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Sunday, May 19, 2024

Notts County’s Stuart Maynard – from man in a van to taking charge of a promotion push

Stuart Maynard was sat in his van in the middle of his working day as a telecoms engineer for BT Openreach when the call came.

Notts County were on the phone offering the then Wealdstone manager one of the EFL’s most interesting jobs, replacing Swansea City-bound Luke Williams at Meadow Lane.

The 43-year-old is not a high-profile appointment, non-League managers are rarely given the chance higher, but he is in line with the type of recruitment that County’s owners Alexander and Christoffer Reedtz have made since taking over the club in 2019, driven by their data-informed approach linked to their company Football Radar. 

Williams is a difficult man to follow after ending Notts’ four-year stay in the National League with play-off success at Wembley, secured through an attractive attacking style in England’s fifth tier.

But stepping up to full-time football management has been a long time coming for Maynard, with assistant Matt Saunders, after 19 years working as an engineer and a steady rise through non-League coaching at Hemel Hempstead Town (seventh tier), Billericay Town (sixth tier), Kingstonian (seventh tier) and Wealdstone (fifth tier) over a 12-year period after a playing career also spent at the lower levels in regional football. Despite being one of the National League’s few remaining part-time sides, Maynard oversaw survival amid the challenges of the Covid-19 pandemic in 2020-21 and then the club’s highest finishes for over 35 years in successive seasons (16th, then 13th), all while playing entertaining, possession-based football.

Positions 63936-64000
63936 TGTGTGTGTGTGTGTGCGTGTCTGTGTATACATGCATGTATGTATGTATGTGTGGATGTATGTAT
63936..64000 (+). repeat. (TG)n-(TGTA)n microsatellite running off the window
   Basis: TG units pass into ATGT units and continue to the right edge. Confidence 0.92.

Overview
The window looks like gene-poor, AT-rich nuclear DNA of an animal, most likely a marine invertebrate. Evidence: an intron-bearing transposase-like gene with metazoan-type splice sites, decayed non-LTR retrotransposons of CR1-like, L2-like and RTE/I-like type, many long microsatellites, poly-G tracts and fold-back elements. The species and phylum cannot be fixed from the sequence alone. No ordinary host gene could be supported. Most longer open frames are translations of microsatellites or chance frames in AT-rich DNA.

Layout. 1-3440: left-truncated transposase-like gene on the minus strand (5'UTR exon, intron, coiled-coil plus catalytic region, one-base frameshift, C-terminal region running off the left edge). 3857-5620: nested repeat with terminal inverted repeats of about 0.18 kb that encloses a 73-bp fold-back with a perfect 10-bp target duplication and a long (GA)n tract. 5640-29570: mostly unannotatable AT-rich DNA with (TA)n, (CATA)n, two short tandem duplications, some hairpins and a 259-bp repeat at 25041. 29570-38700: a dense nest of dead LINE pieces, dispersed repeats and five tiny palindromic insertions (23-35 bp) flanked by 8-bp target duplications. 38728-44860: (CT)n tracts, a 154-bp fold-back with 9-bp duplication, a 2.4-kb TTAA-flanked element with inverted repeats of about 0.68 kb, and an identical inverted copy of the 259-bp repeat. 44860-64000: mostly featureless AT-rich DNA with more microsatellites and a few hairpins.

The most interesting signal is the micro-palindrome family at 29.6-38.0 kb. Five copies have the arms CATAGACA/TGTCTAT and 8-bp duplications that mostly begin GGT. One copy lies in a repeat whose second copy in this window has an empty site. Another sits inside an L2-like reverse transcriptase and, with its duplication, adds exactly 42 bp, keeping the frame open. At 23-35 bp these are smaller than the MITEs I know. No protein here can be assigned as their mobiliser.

Williams, with the prolific striker Macaulay Langstaff, moved to Swansea in the Championship (John Walton/PA Images via Getty Images)

“The way we played at Wealdstone fits straight away into Notts. I look at the level of player that we’ll be working with and they’ll be a higher quality, which excites us,” Maynard said at his unveiling as Notts manager. “I was part-time (at Wealdstone) while I worked for Openreach as an engineer for 19 years. It’s very tough, it’s one of those things with football where you have to give it your whole commitment and it was a lot of nights out watching games to understand the players and try to improve.

“It’s 24/7, but I’m excited to solely focus everything I have here now. At Wealdstone, we were basically training three hours a week to now we have everything at our disposal. There’s no excuses now, everything that you need from the playing staff — the players have no excuse. That’s all the way to the food we’ve just had for lunch, it’s first class. So there’s no excuses in this environment.”

With Wealdstone’s week typically involving a Zoom session on a Monday to review the weekend’s game, training on Tuesday and Thursday nights, then games on a Saturday, Maynard is used to making the most of limited time with his players and communicates clearly. There is no need for urgent change at Notts, who are seventh in the table, with their ability to create and score goals a strength. Macaulay Langstaff leads the League Two scoring charts with 20 goals and five assists, but shoring up the defence, which has conceded 53 goals this season — the fifth-highest in the division — will be crucial if County are to secure back-to-back promotions either via the automatic places or the play-offs.